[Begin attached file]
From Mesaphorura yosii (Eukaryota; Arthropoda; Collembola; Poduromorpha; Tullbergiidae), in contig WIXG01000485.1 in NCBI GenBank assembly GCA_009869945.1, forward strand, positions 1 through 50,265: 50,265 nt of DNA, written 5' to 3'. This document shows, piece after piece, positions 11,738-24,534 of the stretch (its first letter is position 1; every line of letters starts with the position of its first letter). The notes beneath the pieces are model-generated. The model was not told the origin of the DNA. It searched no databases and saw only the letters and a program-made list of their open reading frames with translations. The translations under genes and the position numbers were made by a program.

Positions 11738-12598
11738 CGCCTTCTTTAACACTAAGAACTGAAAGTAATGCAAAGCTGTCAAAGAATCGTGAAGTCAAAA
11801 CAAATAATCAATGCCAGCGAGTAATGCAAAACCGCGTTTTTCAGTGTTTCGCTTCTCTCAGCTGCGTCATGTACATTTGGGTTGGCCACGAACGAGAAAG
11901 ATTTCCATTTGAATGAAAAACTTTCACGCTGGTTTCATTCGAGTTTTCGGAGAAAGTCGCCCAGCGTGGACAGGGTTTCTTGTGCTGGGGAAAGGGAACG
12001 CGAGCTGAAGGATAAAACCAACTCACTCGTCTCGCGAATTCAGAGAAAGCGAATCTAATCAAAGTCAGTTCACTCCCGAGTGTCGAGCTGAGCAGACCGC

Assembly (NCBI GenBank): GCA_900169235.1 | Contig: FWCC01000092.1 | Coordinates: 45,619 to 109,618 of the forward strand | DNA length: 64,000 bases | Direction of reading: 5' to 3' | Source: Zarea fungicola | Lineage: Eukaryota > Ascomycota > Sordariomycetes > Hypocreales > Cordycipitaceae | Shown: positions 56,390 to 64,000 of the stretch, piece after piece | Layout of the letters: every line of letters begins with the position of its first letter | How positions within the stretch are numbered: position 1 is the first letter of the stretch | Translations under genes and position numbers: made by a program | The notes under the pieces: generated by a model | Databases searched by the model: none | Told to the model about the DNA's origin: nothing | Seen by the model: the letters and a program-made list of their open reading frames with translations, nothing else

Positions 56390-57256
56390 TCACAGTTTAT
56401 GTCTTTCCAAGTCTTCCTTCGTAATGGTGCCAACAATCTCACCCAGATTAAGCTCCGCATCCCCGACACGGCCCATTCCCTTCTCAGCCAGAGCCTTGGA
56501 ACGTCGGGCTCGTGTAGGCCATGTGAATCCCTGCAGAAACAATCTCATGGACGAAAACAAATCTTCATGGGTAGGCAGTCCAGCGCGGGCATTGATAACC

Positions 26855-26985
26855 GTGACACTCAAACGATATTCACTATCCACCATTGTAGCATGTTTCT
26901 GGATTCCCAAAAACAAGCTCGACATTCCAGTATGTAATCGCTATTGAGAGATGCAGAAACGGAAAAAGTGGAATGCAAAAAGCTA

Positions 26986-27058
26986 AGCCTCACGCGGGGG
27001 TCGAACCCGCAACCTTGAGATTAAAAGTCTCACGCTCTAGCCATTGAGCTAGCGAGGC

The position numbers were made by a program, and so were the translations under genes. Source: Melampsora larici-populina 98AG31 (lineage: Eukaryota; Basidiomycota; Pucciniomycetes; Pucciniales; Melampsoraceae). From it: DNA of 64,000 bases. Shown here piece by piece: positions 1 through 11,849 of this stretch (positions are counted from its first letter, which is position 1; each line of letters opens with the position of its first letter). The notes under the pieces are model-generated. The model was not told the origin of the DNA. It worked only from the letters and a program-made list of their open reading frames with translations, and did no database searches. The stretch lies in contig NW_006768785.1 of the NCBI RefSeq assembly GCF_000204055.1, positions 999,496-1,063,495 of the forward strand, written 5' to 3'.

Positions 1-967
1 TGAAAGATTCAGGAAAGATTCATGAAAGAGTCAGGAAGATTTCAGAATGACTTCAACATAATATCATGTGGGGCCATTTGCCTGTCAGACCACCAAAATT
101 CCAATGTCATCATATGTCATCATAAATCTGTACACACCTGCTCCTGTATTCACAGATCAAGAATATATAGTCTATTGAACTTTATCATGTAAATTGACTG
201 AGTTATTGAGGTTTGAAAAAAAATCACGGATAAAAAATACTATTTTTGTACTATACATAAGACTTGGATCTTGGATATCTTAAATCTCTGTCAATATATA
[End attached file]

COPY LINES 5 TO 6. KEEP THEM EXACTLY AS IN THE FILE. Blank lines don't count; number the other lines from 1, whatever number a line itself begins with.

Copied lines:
11901 ATTTCCATTTGAATGAAAAACTTTCACGCTGGTTTCATTCGAGTTTTCGGAGAAAGTCGCCCAGCGTGGACAGGGTTTCTTGTGCTGGGGAAAGGGAACG
12001 CGAGCTGAAGGATAAAACCAACTCACTCGTCTCGCGAATTCAGAGAAAGCGAATCTAATCAAAGTCAGTTCACTCCCGAGTGTCGAGCTGAGCAGACCGC